EAARL Topography-Gulf Islands National Seashore-Mississippi

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What does this data set describe?

Title: EAARL Topography-Gulf Islands National Seashore-Mississippi
Abstract: Elevation maps (also known as Digital Elevation Models or DEMs) of Gulf Islands National Seashore were produced from remotely-sensed, geographically-referenced elevation measurements in cooperation with NASA and NPS. Point data in ascii text files were interpolated in a GIS to create a grid or digital elevation model (DEM) of each beach surface. Elevation measurements were collected in Florida, Mississippi and Texas, over Gulf Islands National Seashore, using the NASA Experimental Advanced Airborne Research Lidar (EAARL), a pulsed laser ranging system mounted onboard an aircraft to measure ground elevation and coastal topography. The system uses high frequency laser beams directed at the earth's surface through an opening in the bottom of the aircraft's fuselage. The laser system records the time difference between emission of the laser beam and the reception of the reflected laser signal in the aircraft. The plane travels over the beach at approximately 60 meters per second while surveying from the low-water line to the landward base of the sand dunes. The EAARL, developed by the National Aeronautics and Space Administration (NASA) located at Wallops Flight Facility in Virginia, measures ground elevation with a vertical resolution of 15 centimeters. A sampling rate of 3 kHz or higher results in an extremely dense spatial elevation data set. Over 100 kilometers of coastline can be easily surveyed within a 3- to 4-hour mission time period. The ability to sample large areas rapidly and accurately is especially useful in morphologically dynamic areas such as barrier beaches. Quick assessment of topographic change can be made following storms comparing measurements against baseline data. When subsequent elevation maps for an area are analyzed, they provide a useful tool to make management decisions regarding coastal development.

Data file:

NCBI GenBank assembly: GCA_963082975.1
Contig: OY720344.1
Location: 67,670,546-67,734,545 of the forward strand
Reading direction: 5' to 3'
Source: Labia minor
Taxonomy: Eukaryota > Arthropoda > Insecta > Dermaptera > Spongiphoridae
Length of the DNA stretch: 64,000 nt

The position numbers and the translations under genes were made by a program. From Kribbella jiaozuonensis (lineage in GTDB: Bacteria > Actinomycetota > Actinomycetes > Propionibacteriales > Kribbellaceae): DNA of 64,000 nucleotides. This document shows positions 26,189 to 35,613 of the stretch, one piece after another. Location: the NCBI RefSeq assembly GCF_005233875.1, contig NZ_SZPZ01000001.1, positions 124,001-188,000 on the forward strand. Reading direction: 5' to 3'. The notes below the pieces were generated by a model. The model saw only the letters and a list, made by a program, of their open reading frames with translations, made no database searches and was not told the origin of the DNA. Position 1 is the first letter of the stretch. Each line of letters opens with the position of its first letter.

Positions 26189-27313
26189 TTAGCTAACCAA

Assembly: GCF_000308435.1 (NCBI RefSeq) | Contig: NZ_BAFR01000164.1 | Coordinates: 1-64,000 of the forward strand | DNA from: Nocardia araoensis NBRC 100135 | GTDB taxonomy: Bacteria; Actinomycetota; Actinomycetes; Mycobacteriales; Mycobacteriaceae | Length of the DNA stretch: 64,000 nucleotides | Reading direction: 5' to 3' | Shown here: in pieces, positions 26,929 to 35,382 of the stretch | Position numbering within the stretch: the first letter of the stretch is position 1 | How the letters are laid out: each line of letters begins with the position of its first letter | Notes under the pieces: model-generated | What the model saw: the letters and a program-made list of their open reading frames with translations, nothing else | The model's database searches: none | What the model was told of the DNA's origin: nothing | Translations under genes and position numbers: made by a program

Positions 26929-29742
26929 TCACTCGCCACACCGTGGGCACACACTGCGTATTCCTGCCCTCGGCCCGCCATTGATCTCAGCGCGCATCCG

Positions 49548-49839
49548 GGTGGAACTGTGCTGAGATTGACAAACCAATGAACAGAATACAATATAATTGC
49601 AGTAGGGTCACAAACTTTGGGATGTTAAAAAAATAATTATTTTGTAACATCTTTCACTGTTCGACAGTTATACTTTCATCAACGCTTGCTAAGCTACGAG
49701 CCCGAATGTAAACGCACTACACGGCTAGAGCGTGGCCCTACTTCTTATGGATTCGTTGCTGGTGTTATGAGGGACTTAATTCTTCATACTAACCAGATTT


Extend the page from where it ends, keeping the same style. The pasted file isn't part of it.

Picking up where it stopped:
For more information on Lidar science and the Experimental Advanced Airborne Research Lidar (EAARL) system and surveys, see http://ngom.usgs.gov/dsp/overview/index.php and http://ngom.usgs.gov/dsp/tech/eaarl/index.php .
Raw Lidar data is not in a format that is generally usable by Park Service resource managers and scientists for scientific analysis. Converting dense Lidar elevation data into a readily usable format without loss of essential information requires specialized processing. The U. S. Geological Survey converts raw Lidar data into a GIS-compatible map product to be provided to Park Service GIS specialists, managers, and scientists. The primary tool used in the conversion process is Airborne Lidar Processing System (ALPS), a multitiered processing system developed by a USGS/NASA collaborative for the use of topographic Lidar in coastal change assessment. Specialized processing algorithms are used to convert raw waveform Lidar data acquired by the EAARL to georeferenced spot (x,y,z) returns for "first surface" and "bare earth" topography. These data are then converted to the NAD83 horizontal and NAVD88 vertical datum (using the Geoid 99 model). The final products are 2x2-km map tiles written out in a standard geotiff format with associated metadata information. These tiles are created for visual interpretation and regional quantitative analysis. Metadata files include the standard FGDC format.See the source Lidar GeoTIFF tile for more specific accuracy information.